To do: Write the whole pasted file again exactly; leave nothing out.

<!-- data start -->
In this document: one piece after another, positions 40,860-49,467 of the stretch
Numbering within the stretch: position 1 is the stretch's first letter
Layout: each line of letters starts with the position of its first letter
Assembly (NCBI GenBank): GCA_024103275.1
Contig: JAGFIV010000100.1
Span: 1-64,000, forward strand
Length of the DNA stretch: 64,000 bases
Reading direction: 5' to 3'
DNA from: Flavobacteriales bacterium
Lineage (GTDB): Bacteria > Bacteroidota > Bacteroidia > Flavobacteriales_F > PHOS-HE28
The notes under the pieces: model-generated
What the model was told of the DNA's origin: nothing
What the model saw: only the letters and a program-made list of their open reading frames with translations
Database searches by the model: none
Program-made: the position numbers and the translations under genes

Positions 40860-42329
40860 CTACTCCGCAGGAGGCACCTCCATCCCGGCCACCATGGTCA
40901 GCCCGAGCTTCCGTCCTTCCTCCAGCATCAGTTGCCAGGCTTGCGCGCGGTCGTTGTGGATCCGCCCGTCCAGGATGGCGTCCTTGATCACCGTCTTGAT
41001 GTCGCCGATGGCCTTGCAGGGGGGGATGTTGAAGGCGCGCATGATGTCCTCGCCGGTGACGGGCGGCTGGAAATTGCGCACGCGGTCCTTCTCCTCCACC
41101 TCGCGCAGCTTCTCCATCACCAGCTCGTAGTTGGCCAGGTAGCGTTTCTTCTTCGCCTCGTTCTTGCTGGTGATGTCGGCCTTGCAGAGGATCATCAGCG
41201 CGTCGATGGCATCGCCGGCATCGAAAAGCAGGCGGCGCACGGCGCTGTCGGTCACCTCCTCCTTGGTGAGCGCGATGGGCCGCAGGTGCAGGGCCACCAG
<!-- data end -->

In this document: one piece after another, positions 40,860-49,467 of the stretch
Numbering within the stretch: position 1 is the stretch's first letter
Layout: each line of letters starts with the position of its first letter
Assembly (NCBI GenBank): GCA_024103275.1
Contig: JAGFIV010000100.1
Span: 1-64,000, forward strand
Length of the DNA stretch: 64,000 bases
Reading direction: 5' to 3'
DNA from: Flavobacteriales bacterium
Lineage (GTDB): Bacteria > Bacteroidota > Bacteroidia > Flavobacteriales_F > PHOS-HE28
The notes under the pieces: model-generated
What the model was told of the DNA's origin: nothing
What the model saw: only the letters and a program-made list of their open reading frames with translations
Database searches by the model: none
Program-made: the position numbers and the translations under genes

Positions 40860-42329
40860 CTACTCCGCAGGAGGCACCTCCATCCCGGCCACCATGGTCA
40901 GCCCGAGCTTCCGTCCTTCCTCCAGCATCAGTTGCCAGGCTTGCGCGCGGTCGTTGTGGATCCGCCCGTCCAGGATGGCGTCCTTGATCACCGTCTTGAT
41001 GTCGCCGATGGCCTTGCAGGGGGGGATGTTGAAGGCGCGCATGATGTCCTCGCCGGTGACGGGCGGCTGGAAATTGCGCACGCGGTCCTTCTCCTCCACC
41101 TCGCGCAGCTTCTCCATCACCAGCTCGTAGTTGGCCAGGTAGCGTTTCTTCTTCGCCTCGTTCTTGCTGGTGATGTCGGCCTTGCAGAGGATCATCAGCG
41201 CGTCGATGGCATCGCCGGCATCGAAAAGCAGGCGGCGCACGGCGCTGTCGGTCACCTCCTCCTTGGTGAGCGCGATGGGCCGCAGGTGCAGGGCCACCAG